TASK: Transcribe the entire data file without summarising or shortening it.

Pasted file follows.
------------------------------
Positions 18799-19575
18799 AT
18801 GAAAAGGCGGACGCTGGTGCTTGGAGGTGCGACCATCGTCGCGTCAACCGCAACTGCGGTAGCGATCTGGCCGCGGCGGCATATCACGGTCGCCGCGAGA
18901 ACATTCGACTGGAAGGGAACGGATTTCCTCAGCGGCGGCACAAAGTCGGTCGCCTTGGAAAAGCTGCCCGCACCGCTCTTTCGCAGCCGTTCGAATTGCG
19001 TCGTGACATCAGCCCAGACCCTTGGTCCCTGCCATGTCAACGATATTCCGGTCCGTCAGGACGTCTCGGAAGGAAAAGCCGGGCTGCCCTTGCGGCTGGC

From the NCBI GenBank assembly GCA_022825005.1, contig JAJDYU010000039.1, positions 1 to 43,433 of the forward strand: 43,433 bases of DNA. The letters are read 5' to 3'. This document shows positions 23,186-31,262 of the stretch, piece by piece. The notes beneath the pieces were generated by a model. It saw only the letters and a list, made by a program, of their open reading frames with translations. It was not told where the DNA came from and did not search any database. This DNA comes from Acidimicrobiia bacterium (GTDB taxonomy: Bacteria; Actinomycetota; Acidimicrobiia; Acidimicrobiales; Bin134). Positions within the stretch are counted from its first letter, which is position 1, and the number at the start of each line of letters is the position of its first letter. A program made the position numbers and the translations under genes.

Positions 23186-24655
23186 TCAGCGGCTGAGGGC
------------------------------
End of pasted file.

Positions 18799-19575
18799 AT
18801 GAAAAGGCGGACGCTGGTGCTTGGAGGTGCGACCATCGTCGCGTCAACCGCAACTGCGGTAGCGATCTGGCCGCGGCGGCATATCACGGTCGCCGCGAGA
18901 ACATTCGACTGGAAGGGAACGGATTTCCTCAGCGGCGGCACAAAGTCGGTCGCCTTGGAAAAGCTGCCCGCACCGCTCTTTCGCAGCCGTTCGAATTGCG
19001 TCGTGACATCAGCCCAGACCCTTGGTCCCTGCCATGTCAACGATATTCCGGTCCGTCAGGACGTCTCGGAAGGAAAAGCCGGGCTGCCCTTGCGGCTGGC

From the NCBI GenBank assembly GCA_022825005.1, contig JAJDYU010000039.1, positions 1 to 43,433 of the forward strand: 43,433 bases of DNA. The letters are read 5' to 3'. This document shows positions 23,186-31,262 of the stretch, piece by piece. The notes beneath the pieces were generated by a model. It saw only the letters and a list, made by a program, of their open reading frames with translations. It was not told where the DNA came from and did not search any database. This DNA comes from Acidimicrobiia bacterium (GTDB taxonomy: Bacteria; Actinomycetota; Acidimicrobiia; Acidimicrobiales; Bin134). Positions within the stretch are counted from its first letter, which is position 1, and the number at the start of each line of letters is the position of its first letter. A program made the position numbers and the translations under genes.

Positions 23186-24655
23186 TCAGCGGCTGAGGGC